Beginner WordPress Bloggers: 10 Things You Shouldn’t Do

Beginner WordPress Bloggers: 10 Things You Shouldn't DoThere are plenty of posts out there with tips for WordPress newbies, which is pretty damned handy, it has to be said.

After all, we were all beginners once. When you first fire it up, WordPress can be pretty overwhelming — such a depth of functionality is not easily presented in an immediately intuitive manner. Having said that, it only takes a few nudges in the right direction to get on your way. Install a theme here, a plugin there, have a fiddle with the visual editor, and you’re on your way.

But what about all those things you shouldn’t do? In this post I want to focus on some of the most basic mistakes that WordPress newbies should endeavor to avoid when starting out.

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10. Don’t Moderate Comments

If I submit a comment on a blog and am subsequently informed that it is being held for moderation, I don’t feel good about the experience. This practice is commonplace amongst new bloggers, until they start getting more than a few comments per day and lose interest in moderating each and every one.

So please, do yourself a favor and skip the process altogether. People won’t like having their comments held for moderation, it will discourage future interaction, and besides, spam protection is pretty good these days.

To turn off comment moderation, click on Settings > Discussion in your sidebar and make sure that the following two boxes aren’t checked:

Comment Moderation

9. Don’t Get Carried Away with Widgets

Let’s indulge ourselves for a moment — WordPress is pretty awesome. However, this can be both a blessing and a curse. Even before you dive into the huge number of plugins available on WordPress.org (just for starters), there are a number of widgets available by default:

Widgets

It is all too easy to load up your sidebar with a whole load of crap that isn’t necessary. In an ideal world, your sidebar should be sparsely populated with only the most essential widgets. Less is more.

8. Don’t Abuse Categories and Tags

When utilized well, both categories and tags can be extremely useful navigational elements. When poorly utilized, they become all but useless.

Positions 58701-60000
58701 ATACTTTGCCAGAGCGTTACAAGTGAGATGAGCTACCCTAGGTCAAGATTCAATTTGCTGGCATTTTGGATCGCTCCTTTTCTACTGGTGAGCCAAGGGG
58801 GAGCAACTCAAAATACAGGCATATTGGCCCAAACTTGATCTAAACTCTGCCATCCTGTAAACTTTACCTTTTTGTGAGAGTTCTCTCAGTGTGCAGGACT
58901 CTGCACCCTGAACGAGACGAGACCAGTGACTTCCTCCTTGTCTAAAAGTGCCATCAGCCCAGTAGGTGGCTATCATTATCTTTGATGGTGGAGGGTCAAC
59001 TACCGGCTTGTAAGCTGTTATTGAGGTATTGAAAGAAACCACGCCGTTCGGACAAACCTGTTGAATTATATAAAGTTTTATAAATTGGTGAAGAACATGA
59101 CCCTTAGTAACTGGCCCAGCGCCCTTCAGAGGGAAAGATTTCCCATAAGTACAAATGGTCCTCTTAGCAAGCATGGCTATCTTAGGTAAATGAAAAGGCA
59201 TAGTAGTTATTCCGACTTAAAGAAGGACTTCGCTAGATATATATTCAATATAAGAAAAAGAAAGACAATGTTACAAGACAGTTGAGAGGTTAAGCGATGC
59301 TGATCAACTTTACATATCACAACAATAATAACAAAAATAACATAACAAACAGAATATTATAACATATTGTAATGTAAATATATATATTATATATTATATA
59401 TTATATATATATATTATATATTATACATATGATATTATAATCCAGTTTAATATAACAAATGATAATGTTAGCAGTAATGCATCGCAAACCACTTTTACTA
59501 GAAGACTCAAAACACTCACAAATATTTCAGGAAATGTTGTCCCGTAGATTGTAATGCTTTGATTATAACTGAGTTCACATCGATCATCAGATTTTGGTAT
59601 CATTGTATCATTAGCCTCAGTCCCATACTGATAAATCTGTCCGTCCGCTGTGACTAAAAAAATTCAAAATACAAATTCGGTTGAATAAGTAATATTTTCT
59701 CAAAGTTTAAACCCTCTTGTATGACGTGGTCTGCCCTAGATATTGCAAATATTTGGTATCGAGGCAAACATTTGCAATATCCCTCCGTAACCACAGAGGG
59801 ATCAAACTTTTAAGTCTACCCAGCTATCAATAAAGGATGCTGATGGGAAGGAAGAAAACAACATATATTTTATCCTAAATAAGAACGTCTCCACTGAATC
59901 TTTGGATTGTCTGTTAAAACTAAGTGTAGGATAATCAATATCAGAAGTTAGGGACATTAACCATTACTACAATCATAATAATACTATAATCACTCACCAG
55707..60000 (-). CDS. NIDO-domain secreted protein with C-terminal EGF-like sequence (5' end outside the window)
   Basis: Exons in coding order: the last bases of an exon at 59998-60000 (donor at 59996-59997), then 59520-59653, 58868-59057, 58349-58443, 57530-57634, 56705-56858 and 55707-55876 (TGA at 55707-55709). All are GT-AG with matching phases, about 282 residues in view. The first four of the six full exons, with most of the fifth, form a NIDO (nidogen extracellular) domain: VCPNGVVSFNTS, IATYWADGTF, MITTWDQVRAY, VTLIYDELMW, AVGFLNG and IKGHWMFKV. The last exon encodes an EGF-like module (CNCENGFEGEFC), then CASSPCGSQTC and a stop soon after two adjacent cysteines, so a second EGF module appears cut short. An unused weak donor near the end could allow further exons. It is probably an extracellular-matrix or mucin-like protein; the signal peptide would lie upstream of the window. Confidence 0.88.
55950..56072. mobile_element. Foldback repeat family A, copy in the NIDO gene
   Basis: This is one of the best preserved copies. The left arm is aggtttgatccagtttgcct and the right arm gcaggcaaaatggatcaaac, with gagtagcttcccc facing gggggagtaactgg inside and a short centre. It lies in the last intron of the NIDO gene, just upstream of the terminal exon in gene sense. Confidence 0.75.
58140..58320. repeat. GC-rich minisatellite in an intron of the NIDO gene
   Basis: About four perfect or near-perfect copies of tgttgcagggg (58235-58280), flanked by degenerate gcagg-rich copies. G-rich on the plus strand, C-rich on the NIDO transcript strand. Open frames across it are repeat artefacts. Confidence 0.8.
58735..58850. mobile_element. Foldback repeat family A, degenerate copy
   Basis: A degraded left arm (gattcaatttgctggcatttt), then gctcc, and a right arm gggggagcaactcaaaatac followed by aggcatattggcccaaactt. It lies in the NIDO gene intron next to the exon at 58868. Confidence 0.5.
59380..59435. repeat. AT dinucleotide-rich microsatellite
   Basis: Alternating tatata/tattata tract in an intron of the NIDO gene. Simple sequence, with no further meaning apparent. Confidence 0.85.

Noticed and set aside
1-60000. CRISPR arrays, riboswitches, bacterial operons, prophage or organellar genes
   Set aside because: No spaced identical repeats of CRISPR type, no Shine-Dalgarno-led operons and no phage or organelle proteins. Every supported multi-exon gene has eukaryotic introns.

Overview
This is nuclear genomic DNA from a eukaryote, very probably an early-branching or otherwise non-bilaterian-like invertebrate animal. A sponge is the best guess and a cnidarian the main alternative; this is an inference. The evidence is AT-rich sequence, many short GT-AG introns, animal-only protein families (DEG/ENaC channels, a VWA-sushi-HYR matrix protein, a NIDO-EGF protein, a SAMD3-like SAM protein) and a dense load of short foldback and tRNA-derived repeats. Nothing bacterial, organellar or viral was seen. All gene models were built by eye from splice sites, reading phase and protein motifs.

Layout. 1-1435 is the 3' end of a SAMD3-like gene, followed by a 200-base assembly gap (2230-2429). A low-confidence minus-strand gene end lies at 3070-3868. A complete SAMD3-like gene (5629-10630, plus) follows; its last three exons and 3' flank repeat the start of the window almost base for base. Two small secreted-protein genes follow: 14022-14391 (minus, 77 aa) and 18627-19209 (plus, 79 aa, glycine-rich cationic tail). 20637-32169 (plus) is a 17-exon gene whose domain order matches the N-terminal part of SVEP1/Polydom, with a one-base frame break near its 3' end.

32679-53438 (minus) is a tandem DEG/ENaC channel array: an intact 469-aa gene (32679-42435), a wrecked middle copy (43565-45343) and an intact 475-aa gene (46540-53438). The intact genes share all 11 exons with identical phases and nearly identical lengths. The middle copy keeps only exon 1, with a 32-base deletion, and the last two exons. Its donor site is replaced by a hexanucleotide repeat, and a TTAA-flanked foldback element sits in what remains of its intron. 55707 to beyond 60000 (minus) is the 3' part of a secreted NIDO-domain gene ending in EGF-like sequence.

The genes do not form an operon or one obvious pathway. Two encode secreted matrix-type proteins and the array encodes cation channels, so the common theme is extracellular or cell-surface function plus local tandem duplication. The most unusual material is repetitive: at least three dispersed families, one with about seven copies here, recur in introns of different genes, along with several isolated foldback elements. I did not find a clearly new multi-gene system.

There is no better time to educate yourself on the correct usage of categories and tags than at the outset. After all, poor practice can be put into effect immediately, so why not get it right to begin with? Getting categories and tags “right” isn’t that difficult — just check this out.

7. Don’t Use Weird Permalinks

As far as just about everyone is concerned, permalinks should be keyword-rich. They should be somewhat useful to the visitor in understanding what the page is about, and useful to the search engines as they attempt to determine the relevance of your page.

As such, one of your first port of calls when installing WordPress should be to make sure that permalinks are set correctly:

Permalink Structure

Above are two examples of “correct” permalink structures. The one applicable to 95% of blogs is simply “Post name”, but you can also define your own custom structure as I have done above, using tags (don’t worry, it’s simple enough).

6. Don’t Define Generic Settings within Themes

In a perfect world, themes would not contain any sort of plugin-style functionality. There are many reasons why this isn’t done (or possible), but for the most part, you should look to achieve a separation between design and function.

Why? Because when it comes to switching themes (which as a beginner is inevitable), all of the functionality contained within the theme will travel with it. You don’t want a theme switch to affect the functionality of your site.

Theme Settings
Look out for fields such as this.

The same principle applies to any general settings that your theme may encourage you to define from within its interface. Popular examples are SEO settings and analytics tracking codes. The last thing you want to do is switch a theme and discover that your onsite SEO has been mangled.

As such, when it comes to such settings, either define the settings manually or find a plugin that can replace the theme’s functionality (such as All In One SEO Pack).

5. Don’t Edit PHP from the Theme/Plugin Editor